Why Come Here? Great for groups, beautiful Rustic space, seasonal Italian cooking
Walking into Il Buco sort of feels like entering a Tuscan Villa owned by your grandparents. Which is not to stay it’s old or stuffy. The place is just filled with so many Italian antiques that you imagine someone must have spent a lifetime collecting them. It’s a gorgeous, rustic space – the type that was popular ten years ago but has gradually given way to sleek, modern designs. The crowd is also a mix you rarely see in modern day New York: at our communal table were two couples in their fifties or sixties. Behind us, a family with teenagers. To the left, some 20-somethings on a date. Such is the timeless character of Il Buco, a place for any occasion (that involves dropping some cash) where everyone can linger over a meal the way Italians do.
The menu sets up well for a shared meal. A full page of small dishes, with a few options for pastas and entrees. It features seasonal ingredients and changes frequently. There’s also an olive oil tasting for $14 if you’re so inclined, which we were not. My overall impression of the food: everything is very well cooked and you’ll leave with nothing to complain about. But there’s not much to rave about either, making it more of a crowdpleaser than a foodie destination.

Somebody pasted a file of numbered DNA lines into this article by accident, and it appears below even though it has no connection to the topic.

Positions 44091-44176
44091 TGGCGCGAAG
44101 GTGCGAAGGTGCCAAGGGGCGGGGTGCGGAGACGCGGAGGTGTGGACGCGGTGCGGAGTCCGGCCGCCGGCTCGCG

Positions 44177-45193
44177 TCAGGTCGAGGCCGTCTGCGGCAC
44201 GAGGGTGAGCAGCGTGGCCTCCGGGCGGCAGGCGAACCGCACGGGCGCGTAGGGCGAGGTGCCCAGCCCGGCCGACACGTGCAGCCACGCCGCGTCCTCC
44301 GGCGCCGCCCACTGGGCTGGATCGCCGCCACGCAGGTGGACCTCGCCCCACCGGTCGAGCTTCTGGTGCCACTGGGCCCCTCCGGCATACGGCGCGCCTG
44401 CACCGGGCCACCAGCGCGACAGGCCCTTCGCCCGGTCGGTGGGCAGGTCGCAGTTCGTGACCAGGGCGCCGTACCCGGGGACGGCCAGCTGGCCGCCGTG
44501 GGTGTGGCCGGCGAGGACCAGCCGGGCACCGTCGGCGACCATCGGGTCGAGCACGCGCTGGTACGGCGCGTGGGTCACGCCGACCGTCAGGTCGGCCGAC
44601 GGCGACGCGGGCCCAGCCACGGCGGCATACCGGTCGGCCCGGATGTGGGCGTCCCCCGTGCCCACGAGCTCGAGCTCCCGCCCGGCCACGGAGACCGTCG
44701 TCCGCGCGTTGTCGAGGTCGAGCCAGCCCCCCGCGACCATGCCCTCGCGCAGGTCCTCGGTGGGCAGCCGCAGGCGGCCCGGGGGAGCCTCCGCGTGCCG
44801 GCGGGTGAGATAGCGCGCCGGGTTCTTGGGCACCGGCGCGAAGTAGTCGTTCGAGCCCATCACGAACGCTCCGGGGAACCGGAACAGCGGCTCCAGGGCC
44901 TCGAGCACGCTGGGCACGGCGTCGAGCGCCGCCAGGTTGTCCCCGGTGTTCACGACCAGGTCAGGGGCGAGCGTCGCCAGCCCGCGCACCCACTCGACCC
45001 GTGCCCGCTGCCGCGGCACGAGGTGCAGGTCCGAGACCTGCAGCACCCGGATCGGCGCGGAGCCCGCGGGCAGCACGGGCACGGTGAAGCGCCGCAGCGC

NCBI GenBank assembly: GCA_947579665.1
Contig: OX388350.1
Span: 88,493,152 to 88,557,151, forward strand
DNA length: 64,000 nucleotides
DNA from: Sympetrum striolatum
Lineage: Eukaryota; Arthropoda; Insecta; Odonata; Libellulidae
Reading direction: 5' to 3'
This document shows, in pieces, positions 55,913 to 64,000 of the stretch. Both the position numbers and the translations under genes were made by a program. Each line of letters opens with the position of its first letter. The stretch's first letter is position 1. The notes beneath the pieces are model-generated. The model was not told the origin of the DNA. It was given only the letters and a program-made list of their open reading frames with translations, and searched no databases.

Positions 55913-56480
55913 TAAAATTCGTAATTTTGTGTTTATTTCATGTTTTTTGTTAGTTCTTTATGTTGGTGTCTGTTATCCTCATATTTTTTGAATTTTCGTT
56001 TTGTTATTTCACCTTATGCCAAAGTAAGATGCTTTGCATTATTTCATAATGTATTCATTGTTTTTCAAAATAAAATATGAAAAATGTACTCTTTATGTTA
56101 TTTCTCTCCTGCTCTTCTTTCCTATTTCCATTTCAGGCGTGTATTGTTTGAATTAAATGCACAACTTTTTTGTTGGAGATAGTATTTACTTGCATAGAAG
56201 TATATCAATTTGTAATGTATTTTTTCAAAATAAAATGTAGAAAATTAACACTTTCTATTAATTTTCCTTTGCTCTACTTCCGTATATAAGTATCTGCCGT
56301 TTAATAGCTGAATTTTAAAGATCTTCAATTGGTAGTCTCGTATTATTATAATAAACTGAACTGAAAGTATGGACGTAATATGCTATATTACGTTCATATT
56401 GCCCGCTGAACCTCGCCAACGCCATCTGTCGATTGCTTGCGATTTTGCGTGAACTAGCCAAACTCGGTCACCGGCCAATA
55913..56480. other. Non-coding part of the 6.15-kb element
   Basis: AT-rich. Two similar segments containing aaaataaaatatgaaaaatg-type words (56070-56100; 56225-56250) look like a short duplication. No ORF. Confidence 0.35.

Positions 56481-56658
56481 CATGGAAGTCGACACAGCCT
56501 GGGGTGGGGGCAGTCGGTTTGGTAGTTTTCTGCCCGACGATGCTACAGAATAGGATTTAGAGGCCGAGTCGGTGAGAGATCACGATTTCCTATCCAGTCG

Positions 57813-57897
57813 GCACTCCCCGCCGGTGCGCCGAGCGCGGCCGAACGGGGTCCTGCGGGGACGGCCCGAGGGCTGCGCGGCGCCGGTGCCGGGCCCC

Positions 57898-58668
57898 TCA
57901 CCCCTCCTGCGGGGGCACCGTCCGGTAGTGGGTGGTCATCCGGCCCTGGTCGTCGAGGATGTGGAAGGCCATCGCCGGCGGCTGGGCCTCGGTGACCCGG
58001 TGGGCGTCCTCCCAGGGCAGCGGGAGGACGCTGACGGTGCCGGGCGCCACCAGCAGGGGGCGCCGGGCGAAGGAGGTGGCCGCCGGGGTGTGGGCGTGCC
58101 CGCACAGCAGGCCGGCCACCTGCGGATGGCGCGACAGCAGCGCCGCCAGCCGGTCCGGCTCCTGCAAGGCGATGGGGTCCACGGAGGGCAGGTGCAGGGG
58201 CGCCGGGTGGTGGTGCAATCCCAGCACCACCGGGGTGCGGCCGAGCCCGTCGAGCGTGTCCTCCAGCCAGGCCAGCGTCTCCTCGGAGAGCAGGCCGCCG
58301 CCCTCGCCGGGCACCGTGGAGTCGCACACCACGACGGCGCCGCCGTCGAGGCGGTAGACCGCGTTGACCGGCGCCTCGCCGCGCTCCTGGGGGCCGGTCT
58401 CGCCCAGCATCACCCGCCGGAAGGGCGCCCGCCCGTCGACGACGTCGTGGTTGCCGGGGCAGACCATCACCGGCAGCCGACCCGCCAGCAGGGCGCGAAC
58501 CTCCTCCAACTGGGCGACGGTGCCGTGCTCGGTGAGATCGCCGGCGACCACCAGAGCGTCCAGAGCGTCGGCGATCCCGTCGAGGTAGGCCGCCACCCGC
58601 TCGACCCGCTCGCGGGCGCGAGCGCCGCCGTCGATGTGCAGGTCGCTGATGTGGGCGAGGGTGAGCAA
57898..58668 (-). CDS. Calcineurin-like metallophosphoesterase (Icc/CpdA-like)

The one area Il Buco really fell short was our server. It felt like every moment she spent at the table someone was jamming a knife into her side. If that was the case, I completely understand her need to dispense with the niceties and get through her duties as briskly as possible. If not, I expected more from a restaurant of this caliber. To add insult to injury, I ordered two glasses of wine and both pours were very carefully measured to a substandard amount. Given the choice, I would have preferred the knife in the side.
Anyway, onto the food:
Cavolonero After the slow start, things settled down with this outstanding salad. It sounds pretty standard today: kale, croutons, parmigiano in a light Caesar dressing. But they nail it here. You want one.
Pesce The pesce of the night was a steelhead (similar to salmon). Like everything they did a great job cooking it, with a firm texture and crispy skin. But unfortunately also like several other things, it was underseasoned.
47 Bond Street
New York, NY